The first key to strategically managing software licensing is to ensure that you have a solid system in place for procurement, deployment, license tracking and compliance management. Second, make sure that you, or someone on your team, is experienced in reading software license agreements, so that you can assess the appropriate number of licenses and decide whether software maintenance programs are in your company’s best interests.
An interesting statistic that I often tout is that 100 percent of the operating facilities for which Troon Golf has taken over management have had a software licensing issue. You heard me correctly: Every operating facility that we have taken over either has used unlicensed software or has been over-subscribed. The good news is that we have implemented a solid software license management process—including procurement, deployment and compliance management—to ensure that all our properties are minimizing expenses and risks.
Almost all software has an annual fee to cover technical support, patches and enhancements for that application, but not all software maintenance programs are required. If maintenance is an option, make sure you understand the alternatives, as there may be a more financially suitable solution for your company.
For example, at Troon, we forgo the Microsoft Software Assurance option (Microsoft’s annual software maintenance program), primarily as a way to reduce expenses. The assurance program is maximized for organizations that change their software standards every two to three years, and we have found that it’s less expensive to just buy ad hoc support and repurchase our software licenses every four to five years. We estimate that this saves our facilities approximately $50,000 annually in software maintenance costs.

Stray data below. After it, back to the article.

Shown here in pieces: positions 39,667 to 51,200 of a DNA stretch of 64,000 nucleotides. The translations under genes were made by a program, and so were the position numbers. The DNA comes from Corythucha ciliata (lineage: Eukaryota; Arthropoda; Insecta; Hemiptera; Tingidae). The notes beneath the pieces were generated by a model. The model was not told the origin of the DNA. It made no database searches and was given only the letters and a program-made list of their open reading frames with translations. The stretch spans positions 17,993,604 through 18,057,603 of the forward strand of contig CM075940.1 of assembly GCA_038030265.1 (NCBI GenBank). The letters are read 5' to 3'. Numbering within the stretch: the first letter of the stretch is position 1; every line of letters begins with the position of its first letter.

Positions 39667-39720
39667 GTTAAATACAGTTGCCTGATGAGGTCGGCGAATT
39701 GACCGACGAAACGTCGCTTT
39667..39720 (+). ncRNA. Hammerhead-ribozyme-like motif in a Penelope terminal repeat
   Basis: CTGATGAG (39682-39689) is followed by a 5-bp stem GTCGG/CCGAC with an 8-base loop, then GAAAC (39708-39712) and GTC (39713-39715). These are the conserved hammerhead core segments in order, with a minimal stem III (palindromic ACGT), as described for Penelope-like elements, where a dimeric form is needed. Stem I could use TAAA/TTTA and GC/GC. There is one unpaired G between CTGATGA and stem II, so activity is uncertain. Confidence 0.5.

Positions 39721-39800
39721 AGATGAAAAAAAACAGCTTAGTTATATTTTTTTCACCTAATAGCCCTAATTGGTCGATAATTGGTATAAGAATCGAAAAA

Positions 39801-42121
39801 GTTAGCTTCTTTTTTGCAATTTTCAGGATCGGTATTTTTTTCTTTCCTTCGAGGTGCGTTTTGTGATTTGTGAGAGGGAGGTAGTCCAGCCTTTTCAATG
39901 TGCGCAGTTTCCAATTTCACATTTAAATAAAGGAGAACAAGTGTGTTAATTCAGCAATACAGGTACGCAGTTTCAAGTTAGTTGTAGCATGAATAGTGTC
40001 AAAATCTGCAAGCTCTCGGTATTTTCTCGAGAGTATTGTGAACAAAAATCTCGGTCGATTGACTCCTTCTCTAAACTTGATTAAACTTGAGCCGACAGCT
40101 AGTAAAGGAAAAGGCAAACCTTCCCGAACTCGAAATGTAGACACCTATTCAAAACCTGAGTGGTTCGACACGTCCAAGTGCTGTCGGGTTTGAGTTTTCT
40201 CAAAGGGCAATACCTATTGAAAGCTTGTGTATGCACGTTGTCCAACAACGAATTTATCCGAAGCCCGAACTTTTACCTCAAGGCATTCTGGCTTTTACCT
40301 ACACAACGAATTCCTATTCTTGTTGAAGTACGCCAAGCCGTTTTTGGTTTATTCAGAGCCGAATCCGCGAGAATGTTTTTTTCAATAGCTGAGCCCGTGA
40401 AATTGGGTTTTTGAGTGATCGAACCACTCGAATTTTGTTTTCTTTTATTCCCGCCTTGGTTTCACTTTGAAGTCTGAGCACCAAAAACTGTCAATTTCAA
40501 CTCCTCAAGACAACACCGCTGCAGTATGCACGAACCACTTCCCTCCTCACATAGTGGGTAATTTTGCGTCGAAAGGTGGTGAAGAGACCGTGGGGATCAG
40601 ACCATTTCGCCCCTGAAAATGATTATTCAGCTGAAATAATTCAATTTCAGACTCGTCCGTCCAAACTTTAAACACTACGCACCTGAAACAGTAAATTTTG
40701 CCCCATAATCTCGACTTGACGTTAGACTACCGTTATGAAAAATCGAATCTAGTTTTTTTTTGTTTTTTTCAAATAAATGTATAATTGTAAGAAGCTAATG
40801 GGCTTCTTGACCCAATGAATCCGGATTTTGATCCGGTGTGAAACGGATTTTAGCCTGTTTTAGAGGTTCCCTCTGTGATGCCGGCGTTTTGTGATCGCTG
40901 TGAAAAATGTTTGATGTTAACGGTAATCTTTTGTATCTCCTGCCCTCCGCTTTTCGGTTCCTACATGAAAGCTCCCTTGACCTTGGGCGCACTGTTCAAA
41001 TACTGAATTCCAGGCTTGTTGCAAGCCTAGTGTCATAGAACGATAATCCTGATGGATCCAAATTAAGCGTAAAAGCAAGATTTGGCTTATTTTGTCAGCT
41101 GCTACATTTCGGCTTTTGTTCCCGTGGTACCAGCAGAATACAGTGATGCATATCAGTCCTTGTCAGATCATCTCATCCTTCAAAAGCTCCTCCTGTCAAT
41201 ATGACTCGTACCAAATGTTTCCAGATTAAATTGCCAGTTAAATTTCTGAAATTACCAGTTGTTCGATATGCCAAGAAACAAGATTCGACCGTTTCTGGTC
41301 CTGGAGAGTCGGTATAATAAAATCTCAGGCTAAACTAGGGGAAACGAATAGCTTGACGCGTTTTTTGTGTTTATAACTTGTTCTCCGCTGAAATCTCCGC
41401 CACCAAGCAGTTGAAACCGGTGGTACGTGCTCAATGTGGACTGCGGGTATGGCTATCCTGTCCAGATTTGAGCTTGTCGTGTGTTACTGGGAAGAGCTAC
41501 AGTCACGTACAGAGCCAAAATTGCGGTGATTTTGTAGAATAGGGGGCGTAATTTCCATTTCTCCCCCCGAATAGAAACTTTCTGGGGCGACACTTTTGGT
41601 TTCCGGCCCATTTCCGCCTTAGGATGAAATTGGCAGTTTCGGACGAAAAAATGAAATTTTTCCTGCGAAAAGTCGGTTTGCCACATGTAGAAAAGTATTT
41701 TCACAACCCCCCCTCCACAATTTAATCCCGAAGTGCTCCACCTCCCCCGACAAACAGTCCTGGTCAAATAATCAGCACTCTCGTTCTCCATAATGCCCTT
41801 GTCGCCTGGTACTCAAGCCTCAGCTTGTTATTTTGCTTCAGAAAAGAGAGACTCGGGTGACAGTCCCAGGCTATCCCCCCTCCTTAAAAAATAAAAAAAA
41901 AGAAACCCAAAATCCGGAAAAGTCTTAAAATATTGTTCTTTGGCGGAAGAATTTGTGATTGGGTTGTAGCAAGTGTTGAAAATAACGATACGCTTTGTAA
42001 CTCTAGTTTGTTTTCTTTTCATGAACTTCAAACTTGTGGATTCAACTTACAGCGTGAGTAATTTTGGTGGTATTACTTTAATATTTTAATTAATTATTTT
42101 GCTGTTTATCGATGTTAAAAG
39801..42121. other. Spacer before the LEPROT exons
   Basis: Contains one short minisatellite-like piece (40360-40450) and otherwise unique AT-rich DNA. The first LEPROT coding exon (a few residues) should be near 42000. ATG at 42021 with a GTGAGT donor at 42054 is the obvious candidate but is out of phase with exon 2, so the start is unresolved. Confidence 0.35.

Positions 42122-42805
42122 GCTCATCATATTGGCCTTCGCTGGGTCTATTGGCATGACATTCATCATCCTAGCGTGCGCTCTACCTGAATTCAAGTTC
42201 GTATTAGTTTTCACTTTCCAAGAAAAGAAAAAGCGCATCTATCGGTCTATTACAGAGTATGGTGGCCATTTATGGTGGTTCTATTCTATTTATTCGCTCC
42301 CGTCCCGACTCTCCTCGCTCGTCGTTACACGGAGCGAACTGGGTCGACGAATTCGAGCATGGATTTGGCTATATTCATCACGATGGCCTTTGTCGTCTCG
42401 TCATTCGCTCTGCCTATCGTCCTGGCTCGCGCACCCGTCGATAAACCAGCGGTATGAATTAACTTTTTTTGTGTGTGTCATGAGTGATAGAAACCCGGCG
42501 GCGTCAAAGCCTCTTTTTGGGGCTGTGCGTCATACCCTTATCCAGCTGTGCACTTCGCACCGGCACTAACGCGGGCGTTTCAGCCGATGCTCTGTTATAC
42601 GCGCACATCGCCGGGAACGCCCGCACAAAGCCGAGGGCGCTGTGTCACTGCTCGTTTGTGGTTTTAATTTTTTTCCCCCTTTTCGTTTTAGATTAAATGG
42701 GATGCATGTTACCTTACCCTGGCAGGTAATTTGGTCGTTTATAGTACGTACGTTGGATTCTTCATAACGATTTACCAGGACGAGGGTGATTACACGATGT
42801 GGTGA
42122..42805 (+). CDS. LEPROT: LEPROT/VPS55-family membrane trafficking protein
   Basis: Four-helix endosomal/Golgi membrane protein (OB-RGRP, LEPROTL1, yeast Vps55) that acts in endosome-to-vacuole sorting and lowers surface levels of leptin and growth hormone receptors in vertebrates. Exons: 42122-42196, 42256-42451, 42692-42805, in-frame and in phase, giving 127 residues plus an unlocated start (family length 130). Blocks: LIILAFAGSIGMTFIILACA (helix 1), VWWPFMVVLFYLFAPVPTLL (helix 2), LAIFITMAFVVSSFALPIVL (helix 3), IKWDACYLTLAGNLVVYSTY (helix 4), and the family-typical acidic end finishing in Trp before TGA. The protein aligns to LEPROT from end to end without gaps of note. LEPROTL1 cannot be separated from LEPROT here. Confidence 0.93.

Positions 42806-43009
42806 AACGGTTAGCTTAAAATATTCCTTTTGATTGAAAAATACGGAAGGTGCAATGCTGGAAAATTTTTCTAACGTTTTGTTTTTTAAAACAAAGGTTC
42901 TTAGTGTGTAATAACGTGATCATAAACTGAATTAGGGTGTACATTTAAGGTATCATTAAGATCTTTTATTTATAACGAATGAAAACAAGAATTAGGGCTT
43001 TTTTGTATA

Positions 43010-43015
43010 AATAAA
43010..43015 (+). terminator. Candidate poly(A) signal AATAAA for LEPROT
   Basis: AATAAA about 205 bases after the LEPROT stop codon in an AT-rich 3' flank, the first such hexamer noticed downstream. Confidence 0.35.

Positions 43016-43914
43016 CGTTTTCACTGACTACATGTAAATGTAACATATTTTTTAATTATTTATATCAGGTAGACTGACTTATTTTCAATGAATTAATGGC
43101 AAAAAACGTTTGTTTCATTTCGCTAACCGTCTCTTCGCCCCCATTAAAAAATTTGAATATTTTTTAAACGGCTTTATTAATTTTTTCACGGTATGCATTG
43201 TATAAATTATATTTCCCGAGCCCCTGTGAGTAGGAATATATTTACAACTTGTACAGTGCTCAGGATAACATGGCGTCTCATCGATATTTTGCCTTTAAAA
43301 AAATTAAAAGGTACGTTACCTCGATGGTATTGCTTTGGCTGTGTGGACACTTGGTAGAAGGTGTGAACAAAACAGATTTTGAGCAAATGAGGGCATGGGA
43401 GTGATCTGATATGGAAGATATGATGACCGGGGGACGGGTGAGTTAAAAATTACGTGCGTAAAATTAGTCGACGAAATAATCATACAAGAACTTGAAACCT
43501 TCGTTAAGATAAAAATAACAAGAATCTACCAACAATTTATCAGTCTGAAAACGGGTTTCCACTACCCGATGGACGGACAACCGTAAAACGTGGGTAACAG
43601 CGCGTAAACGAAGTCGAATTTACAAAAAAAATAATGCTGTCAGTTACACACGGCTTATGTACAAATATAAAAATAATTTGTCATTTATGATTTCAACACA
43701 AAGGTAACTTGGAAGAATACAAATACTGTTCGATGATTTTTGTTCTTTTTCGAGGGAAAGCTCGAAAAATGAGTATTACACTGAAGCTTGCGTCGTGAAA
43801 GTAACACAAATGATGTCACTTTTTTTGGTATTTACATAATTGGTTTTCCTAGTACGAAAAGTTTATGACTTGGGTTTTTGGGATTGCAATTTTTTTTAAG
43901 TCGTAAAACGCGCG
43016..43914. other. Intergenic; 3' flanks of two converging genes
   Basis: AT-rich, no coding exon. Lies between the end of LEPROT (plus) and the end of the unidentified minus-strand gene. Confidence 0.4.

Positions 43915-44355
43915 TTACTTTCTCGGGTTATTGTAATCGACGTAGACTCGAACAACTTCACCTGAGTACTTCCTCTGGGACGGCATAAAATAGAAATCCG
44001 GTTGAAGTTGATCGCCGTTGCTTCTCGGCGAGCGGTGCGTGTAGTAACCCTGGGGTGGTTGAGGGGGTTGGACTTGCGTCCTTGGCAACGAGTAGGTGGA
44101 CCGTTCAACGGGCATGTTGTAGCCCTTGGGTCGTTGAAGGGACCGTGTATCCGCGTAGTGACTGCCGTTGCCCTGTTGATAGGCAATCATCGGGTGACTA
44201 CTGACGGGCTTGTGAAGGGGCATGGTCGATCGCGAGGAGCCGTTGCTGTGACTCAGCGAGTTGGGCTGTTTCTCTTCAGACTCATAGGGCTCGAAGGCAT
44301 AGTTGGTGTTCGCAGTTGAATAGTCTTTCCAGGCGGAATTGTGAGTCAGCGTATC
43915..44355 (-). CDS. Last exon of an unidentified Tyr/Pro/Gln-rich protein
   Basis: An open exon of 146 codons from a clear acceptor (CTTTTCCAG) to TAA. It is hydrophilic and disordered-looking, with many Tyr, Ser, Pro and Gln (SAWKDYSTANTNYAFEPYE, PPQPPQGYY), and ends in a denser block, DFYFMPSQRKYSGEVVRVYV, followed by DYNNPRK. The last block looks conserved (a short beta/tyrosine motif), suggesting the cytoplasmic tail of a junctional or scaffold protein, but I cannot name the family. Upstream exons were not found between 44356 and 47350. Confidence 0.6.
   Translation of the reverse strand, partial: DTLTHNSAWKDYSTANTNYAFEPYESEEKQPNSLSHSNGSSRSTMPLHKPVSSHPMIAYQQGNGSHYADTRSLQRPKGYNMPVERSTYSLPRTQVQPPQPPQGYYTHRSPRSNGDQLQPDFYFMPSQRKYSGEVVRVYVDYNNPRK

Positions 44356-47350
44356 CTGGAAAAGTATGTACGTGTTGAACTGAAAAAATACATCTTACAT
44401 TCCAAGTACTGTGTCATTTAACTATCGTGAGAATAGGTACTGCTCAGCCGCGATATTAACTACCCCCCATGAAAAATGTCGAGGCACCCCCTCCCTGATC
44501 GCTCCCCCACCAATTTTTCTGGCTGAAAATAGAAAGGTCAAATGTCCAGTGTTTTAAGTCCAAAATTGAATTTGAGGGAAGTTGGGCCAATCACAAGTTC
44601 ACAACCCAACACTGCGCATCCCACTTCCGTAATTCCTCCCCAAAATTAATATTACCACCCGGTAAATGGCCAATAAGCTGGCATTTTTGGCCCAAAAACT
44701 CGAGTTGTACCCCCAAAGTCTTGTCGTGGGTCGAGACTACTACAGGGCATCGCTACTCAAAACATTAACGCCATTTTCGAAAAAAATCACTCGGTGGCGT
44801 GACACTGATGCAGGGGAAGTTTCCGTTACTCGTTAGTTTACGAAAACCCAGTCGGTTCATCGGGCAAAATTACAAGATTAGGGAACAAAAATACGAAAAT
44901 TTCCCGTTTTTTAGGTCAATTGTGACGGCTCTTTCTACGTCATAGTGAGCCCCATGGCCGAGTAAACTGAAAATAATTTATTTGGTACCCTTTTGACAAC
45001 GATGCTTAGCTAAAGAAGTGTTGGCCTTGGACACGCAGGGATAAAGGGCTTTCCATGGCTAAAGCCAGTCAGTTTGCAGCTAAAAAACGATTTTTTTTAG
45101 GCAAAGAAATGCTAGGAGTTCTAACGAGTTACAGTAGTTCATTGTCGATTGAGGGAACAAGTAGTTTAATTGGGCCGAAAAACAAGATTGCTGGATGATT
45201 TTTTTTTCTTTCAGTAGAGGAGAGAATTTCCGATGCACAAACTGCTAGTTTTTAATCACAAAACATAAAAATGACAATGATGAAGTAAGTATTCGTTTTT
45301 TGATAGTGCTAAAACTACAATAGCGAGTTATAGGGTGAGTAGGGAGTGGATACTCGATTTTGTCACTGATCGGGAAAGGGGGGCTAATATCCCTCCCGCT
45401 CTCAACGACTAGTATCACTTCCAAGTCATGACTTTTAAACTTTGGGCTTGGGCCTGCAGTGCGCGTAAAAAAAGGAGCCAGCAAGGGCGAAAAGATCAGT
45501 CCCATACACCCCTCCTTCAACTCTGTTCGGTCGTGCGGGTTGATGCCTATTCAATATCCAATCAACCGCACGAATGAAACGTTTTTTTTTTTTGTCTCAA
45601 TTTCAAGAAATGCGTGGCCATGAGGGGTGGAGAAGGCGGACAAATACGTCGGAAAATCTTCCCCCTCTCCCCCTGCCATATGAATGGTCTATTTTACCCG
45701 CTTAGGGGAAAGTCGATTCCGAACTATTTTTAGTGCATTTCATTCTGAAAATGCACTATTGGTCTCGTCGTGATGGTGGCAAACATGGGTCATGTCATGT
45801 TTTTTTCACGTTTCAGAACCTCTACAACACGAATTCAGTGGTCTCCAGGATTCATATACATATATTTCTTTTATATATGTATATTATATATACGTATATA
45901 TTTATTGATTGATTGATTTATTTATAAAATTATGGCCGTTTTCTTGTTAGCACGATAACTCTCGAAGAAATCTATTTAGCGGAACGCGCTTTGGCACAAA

Whatever your strategy is, develop it, document it and present it to your executive team in a way they will understand: Keep it short and focused on cost savings.
Managing labor costs is one of the biggest challenges an IT manager will face over the course of his or her career. Enterprise management puts a lot of pressure on technology organizations to outsource to save money, but IT managers should make any outsourcing decision based on the unique operating environment and requirements of their organization.
When evaluating outsourcing options, there are two rules of thumb that have brought me success. First, if the job will require more than 700 hours of effort during a calendar year and will last at least 12 months, then hire a permanent staff member. The overall cost will be less, and you will get more productivity hours for less money. Second, if the role supports a strategic technology initiative, such as a custom-built application, it will be in your best interests to retain in-house expertise.